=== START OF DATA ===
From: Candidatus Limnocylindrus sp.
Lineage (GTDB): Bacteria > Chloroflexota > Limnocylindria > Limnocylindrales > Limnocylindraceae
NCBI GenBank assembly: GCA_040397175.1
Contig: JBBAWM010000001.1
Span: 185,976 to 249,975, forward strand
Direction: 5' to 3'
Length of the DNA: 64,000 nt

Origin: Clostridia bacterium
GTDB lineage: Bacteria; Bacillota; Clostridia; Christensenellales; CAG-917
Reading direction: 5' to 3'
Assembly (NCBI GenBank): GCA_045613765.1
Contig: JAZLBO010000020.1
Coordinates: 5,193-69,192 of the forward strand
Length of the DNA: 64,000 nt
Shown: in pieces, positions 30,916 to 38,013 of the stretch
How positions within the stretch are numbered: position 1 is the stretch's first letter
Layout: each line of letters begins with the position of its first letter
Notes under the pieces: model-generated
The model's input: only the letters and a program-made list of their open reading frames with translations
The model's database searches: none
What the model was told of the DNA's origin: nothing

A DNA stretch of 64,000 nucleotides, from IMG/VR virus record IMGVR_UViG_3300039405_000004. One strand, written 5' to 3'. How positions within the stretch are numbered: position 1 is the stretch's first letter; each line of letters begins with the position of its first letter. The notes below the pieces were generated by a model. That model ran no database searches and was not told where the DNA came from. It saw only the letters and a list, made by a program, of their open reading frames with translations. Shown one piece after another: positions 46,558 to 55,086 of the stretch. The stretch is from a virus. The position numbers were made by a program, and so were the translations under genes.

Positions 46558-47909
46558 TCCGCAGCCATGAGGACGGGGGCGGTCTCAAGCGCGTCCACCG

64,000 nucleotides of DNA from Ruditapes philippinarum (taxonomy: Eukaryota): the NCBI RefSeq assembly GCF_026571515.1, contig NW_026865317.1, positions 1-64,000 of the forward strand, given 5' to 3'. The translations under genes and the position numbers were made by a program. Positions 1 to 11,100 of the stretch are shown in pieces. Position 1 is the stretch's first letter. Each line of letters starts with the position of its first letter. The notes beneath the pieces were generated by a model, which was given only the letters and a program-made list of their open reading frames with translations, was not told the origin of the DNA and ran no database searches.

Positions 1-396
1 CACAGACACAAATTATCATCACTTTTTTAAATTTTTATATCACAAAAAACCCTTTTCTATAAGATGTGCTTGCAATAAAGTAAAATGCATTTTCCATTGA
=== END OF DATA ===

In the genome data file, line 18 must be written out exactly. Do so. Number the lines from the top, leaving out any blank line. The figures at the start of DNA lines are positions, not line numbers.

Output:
Notes under the pieces: model-generated